With Ms. Andrus Overley, it was a different matter. Though she affirmed the legal option of abortion in her opening statement, she did not once seek to articulate or defend it in the open forum. Rather, she sought top focus on areas of mutual agreement. And I believe there is much that can be accomplished here, particularly in terms of the openness of dialogue, the affirmation of life empowering options for women facing crisis pregnancies, and the renunciation of violence or harassment on either side. As I have maintained in other writings, any expression of mean-spiritedness on our part is contrary to the Gospel, and will only set us back. Judgment belongs to God alone, and Jesus’ mission was to seek and save the lost. God loved us when we were still enemies (e.g., Romans 5:6-10), and he wants us to love our enemies too (e.g., Ex.23:4-5; Rom. 12:17-21). If we do so, then some will be reconciled to God, and those who are not will only silence themselves ultimately. The Gospel will always advance.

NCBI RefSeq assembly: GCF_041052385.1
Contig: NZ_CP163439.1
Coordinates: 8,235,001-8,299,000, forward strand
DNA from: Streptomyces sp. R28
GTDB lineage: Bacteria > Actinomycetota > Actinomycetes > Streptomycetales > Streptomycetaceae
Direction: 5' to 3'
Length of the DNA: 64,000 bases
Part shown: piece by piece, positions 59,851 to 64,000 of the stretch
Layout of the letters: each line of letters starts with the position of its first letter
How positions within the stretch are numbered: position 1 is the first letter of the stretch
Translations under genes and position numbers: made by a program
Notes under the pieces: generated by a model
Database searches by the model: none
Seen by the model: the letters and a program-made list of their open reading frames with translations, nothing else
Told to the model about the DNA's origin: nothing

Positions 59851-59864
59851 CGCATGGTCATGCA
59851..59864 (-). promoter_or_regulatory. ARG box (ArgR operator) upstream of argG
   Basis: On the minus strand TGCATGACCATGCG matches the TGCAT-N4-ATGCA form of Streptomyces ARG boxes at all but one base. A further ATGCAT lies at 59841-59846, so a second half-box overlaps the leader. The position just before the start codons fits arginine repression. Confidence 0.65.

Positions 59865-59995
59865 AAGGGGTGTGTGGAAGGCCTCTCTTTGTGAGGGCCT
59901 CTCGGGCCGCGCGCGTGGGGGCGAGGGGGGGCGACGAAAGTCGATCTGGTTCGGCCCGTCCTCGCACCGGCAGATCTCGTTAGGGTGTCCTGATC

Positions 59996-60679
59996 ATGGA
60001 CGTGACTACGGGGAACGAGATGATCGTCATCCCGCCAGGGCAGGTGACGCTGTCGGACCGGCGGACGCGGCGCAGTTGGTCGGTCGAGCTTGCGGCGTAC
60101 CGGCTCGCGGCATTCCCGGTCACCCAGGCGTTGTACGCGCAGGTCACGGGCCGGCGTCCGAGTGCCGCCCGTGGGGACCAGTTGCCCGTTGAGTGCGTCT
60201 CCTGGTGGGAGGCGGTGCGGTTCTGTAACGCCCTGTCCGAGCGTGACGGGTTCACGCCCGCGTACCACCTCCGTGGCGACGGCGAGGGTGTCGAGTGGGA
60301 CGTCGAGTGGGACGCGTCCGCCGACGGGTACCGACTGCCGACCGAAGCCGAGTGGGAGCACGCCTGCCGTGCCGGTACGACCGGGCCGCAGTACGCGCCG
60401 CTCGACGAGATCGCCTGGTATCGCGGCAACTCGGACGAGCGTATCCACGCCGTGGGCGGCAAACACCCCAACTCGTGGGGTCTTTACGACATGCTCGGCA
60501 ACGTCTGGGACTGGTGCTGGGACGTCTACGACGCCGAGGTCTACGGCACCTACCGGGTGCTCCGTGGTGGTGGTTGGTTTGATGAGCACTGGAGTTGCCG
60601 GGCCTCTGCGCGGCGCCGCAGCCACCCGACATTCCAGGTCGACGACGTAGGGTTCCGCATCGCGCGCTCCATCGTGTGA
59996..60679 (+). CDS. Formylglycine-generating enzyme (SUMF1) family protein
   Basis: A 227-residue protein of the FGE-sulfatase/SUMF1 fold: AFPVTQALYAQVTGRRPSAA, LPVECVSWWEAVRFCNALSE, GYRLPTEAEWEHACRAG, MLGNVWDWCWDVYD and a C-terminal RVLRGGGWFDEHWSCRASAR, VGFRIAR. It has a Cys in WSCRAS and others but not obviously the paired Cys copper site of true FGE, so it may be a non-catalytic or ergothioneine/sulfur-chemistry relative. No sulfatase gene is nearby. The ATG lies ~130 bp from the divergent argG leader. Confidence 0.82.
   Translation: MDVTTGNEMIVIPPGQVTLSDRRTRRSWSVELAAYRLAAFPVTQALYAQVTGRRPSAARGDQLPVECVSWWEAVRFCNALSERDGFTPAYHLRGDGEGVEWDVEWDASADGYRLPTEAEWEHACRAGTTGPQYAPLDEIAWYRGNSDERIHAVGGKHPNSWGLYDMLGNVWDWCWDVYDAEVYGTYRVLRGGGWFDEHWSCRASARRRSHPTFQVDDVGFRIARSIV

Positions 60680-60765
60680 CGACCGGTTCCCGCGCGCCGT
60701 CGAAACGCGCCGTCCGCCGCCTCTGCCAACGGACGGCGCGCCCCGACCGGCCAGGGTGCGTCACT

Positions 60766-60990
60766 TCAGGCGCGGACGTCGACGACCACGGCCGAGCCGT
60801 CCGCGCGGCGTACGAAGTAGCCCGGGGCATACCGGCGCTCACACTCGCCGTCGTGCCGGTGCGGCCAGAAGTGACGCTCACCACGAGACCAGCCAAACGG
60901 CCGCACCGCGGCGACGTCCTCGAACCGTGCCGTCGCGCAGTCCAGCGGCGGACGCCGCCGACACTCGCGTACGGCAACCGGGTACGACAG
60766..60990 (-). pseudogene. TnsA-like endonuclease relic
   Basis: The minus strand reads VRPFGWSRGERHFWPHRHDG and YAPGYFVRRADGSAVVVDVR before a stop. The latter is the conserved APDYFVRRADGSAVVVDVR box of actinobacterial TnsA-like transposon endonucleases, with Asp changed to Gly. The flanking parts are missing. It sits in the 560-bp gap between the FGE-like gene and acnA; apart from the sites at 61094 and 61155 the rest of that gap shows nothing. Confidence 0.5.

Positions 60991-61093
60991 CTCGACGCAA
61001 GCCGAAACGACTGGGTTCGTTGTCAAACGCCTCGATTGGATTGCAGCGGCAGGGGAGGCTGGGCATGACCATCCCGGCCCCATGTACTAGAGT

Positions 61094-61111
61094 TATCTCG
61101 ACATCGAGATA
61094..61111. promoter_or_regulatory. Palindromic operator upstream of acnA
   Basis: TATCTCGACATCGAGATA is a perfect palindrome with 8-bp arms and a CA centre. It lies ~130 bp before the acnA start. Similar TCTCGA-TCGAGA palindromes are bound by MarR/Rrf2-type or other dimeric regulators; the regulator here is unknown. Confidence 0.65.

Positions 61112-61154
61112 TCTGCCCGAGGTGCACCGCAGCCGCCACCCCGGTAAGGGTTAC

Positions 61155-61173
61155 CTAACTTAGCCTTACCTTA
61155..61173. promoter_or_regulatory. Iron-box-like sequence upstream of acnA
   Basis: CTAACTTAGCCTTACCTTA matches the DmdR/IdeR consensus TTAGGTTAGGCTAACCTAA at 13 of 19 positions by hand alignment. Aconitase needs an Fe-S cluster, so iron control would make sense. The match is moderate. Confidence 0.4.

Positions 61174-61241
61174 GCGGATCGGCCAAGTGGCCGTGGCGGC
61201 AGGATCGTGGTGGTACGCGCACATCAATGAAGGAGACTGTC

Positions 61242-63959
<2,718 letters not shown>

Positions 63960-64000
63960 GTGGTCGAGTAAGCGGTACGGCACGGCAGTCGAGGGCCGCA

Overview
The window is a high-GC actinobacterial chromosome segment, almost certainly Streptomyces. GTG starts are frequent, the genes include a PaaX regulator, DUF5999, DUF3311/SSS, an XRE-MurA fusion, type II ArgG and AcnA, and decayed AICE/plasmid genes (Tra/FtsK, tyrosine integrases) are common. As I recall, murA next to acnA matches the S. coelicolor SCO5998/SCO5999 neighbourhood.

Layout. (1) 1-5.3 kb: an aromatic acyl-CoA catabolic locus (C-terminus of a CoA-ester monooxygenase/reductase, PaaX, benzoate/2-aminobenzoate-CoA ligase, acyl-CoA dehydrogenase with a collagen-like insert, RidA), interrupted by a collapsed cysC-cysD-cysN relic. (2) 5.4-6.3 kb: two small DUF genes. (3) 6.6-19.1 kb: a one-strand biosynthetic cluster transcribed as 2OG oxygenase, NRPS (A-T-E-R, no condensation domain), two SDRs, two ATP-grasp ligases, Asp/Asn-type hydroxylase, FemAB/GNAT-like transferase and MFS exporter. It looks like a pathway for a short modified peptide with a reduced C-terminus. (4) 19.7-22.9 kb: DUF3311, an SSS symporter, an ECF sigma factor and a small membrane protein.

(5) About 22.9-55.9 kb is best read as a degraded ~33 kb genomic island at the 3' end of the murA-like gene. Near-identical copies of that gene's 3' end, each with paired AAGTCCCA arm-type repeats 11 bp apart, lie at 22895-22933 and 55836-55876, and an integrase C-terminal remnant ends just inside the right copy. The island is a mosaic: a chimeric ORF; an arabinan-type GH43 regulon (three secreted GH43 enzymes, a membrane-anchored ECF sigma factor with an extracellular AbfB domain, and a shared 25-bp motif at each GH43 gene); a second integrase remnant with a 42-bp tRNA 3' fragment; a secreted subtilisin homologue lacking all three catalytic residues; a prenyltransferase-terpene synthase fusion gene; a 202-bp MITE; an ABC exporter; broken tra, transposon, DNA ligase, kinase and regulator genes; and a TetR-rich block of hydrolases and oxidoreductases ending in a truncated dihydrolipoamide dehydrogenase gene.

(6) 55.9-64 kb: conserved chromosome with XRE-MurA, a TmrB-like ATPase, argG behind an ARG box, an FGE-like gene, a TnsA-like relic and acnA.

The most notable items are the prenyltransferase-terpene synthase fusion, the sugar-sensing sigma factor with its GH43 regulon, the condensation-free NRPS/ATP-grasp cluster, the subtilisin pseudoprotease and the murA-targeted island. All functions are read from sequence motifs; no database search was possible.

It is most important to pursue this dialogue and debate with the Unitarian Universalists. I believe it is fair to say, that in their midst, and because of their world views, that the philosophical center ground for a “pro-choice” ethic is rooted there. If we are to change the hearts and minds of this country’s people, we must first win the battle with the hard core, and then the rest will follow.